AUSTIN, Texas -- It may not look like much now, but come November, the garden at Brooke Elementary will be flourishing with spinach, lettuce, and kale.
"It's about 30 days before we start getting our seedlings coming up, and then after that 30 days before we can start taking the leaves off," said teacher Sam DeSanto.
Brooke Elementary has had the garden for a few years, but for the first time, they're taking what they grow and serving it in the cafeteria.
"We believe that the cafeteria is a classroom, so we wanted to start our Garden to Café Program to really extend that educational opportunity that the students have in the garden to the cafeteria," said Anneliese Tanner, AISD Nutrition & Food Services Director.
After several months of planning, AISD's new Garden to Café Program is finally launching this school year.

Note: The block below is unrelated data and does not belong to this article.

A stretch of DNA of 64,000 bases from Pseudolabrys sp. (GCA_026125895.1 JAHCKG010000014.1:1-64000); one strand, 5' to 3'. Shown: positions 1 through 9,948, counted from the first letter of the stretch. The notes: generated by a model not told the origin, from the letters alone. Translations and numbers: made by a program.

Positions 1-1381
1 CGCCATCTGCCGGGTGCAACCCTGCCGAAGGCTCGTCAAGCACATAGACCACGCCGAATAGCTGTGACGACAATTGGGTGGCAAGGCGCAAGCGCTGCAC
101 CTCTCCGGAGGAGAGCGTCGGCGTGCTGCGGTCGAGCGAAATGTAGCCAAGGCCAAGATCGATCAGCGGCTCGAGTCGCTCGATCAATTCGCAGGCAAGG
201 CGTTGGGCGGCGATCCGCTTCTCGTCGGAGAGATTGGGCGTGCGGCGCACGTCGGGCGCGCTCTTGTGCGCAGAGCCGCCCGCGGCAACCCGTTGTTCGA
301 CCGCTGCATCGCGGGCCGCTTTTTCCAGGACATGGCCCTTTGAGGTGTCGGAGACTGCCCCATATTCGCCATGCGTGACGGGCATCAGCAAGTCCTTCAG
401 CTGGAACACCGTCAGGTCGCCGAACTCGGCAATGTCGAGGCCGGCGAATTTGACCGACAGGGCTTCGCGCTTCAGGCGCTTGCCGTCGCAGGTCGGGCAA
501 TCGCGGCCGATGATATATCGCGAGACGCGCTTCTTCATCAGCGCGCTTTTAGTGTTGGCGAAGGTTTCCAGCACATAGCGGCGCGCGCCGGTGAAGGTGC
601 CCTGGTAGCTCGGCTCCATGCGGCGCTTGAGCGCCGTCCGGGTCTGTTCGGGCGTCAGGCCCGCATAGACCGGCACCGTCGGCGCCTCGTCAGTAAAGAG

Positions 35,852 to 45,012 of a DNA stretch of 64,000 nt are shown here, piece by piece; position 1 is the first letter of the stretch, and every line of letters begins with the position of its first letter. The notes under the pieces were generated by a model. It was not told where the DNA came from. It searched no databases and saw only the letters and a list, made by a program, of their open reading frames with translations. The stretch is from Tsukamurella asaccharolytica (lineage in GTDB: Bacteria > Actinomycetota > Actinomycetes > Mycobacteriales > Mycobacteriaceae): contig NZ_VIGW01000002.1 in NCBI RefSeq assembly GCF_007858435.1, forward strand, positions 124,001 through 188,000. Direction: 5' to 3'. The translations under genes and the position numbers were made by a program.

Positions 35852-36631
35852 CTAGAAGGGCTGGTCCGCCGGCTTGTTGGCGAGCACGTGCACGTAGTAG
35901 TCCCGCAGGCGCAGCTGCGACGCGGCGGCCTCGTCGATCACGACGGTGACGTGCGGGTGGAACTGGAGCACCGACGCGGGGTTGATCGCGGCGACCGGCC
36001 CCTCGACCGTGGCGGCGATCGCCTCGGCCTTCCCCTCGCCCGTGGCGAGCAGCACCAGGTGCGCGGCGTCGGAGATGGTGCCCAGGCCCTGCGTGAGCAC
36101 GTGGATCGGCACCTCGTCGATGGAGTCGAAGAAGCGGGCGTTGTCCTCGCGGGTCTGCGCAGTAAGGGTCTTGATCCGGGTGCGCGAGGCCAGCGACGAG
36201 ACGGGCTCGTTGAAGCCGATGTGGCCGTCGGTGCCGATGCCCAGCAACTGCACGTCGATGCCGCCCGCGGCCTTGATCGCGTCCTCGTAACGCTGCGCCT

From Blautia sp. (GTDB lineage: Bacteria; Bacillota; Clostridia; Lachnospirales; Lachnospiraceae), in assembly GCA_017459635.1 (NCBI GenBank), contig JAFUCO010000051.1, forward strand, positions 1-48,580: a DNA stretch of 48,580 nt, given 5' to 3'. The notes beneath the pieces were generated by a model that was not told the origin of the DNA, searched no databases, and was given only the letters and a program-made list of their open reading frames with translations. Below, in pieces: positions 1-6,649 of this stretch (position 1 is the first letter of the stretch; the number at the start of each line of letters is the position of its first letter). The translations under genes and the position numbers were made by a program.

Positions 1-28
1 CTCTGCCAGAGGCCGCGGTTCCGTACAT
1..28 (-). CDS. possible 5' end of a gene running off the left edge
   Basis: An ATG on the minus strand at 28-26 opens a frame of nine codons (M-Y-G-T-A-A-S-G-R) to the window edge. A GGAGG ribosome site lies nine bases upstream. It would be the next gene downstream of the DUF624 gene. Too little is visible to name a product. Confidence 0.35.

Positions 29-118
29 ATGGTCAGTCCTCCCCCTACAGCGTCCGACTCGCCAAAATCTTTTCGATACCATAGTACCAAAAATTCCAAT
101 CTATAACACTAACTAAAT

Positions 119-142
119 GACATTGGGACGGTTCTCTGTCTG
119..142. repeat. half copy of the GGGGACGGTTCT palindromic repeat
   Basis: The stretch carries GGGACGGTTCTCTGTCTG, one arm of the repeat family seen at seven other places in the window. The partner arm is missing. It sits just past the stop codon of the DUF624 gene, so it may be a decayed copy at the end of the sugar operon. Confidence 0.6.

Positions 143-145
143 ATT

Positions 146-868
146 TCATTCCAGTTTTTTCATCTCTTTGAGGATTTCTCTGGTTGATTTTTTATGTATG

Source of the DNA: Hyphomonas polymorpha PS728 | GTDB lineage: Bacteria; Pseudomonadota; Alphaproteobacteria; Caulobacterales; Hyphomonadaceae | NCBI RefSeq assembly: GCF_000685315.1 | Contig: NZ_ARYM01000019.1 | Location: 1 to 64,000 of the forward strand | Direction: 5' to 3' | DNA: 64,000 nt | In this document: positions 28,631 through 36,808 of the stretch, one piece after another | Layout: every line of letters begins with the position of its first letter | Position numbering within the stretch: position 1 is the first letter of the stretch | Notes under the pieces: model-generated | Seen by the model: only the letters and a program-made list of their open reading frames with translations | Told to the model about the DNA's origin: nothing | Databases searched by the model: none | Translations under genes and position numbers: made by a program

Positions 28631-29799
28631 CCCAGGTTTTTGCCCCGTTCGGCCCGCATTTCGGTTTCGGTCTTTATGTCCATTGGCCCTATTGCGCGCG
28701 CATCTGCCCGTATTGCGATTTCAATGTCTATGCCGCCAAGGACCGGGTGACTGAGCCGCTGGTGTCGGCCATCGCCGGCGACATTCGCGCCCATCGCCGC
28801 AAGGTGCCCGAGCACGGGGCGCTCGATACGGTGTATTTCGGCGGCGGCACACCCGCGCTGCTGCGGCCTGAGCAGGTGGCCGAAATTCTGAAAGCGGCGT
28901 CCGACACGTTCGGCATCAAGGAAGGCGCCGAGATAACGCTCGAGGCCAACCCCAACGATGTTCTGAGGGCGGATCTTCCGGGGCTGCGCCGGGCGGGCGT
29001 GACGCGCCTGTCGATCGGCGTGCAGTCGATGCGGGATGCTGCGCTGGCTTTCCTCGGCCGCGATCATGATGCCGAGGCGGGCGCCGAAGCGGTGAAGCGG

Ninety-five of the district's schools have gardens on site, and they're working to get all of them to cook up their produce in the cafeteria.
"We really needed to consider food safety, that's our number one priority when we're feeding students and so to go through that educational process took some time," Tanner said.
The goal is to connect kids to learn more about where their food comes from.
When students get involved, they become more interested in eating the greens that they grow, planting the idea that eating healthy can also be fun.
"The neat thing about it is the kids really start taking ownership of it, and so then they start eating things that they've never tried before," DeSanto said. "They start eating chard, and broccoli, and kale."
AISD school garden leaders are encouraged to download the Garden to Café approval form and submit it to the district to participate in the program.